The International Student for the Year 2000 and Beyond:
"Student Success" is a relative term for all students at SMC. We believe we can effectively prepare students to meet their individual academic goals. However, the original aim of international education to bring together students from diverse cultures to interact with domestic students in order to promote international understanding has shifted for several reasons. Like their American counterparts, International students and their families invest in the student's US education after carefully reviewing the marketplace of educational programs. The families, as international consumers, must weigh many factors beyond the cost of education. They must consider how the academic program will enhance the options the student will have after graduation. Further, the international investor must consider the location, housing, support services, and general safety and welfare of the student while attending the college or university.
The clear purpose and direction international students possess greatly affects their ability to interact with domestic students. Depending upon their linguistic competence and academic preparation, some international students become isolated from the mainstream and confine their activities to study and comfortable interaction among students from their own countries. In many cases, the students may interact solely within a transplanted family, aunts and uncles, brothers and sisters, who proceeded them to the area. The economics of purchasing housing for the family members who are studying in the area serves to further isolate the student.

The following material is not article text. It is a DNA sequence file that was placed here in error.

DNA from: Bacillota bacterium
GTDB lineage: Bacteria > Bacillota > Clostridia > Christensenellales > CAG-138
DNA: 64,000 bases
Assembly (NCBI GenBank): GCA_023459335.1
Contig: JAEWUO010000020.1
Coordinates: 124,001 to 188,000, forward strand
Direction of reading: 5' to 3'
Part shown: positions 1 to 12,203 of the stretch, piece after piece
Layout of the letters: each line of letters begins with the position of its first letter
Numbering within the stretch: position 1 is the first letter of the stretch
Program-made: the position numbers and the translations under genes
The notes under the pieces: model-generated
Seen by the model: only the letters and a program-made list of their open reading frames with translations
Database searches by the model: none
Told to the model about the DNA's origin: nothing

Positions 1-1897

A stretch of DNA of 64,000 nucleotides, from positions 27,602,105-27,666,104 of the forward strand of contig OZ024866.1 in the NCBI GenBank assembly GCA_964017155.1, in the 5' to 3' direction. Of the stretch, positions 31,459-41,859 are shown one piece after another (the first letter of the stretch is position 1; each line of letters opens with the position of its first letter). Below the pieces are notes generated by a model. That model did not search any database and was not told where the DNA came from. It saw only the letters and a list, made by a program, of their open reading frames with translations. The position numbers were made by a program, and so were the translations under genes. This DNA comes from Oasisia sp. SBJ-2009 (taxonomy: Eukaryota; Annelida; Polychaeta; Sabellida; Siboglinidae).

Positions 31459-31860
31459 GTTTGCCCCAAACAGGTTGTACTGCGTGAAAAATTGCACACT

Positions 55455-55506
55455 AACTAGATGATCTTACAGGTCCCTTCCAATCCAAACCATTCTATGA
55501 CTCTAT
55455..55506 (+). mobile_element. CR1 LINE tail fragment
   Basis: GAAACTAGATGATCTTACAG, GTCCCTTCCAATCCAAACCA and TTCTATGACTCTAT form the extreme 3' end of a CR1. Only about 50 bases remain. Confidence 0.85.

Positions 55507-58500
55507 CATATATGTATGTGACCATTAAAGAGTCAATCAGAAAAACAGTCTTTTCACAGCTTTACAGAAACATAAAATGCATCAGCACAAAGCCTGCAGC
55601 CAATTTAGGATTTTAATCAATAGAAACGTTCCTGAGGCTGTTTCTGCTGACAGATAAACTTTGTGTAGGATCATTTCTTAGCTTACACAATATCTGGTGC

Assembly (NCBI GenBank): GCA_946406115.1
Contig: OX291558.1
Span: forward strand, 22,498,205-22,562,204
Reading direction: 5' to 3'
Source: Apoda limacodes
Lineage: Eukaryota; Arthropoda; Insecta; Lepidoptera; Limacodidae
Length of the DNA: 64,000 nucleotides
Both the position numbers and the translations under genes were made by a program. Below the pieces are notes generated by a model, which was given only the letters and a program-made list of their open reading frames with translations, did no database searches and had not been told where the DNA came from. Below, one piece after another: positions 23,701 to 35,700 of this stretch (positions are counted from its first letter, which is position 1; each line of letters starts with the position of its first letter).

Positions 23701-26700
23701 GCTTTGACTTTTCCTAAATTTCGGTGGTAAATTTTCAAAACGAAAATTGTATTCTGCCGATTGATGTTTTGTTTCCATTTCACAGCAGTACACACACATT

Socially we have learned over the past few years that the concept of International Day has become an anathema to modern international students. When they learn they are expected to dress up in their ethnic costumes, dance traditional dances, and serve their ethnic foods to the campus, most refuse. Today's international student dresses like most Americans and is primarily interested in blending in with others. International students are aware of the cultural differences from their American counterparts. However, they have also come to realize the similarities they share with all
students, not only clothes and music, but also educational and career goals. International and domestic programs that can shift their focus from "how we are different" to "what do we have in common" can begin to capture the interest of international students and their fellow domestic students.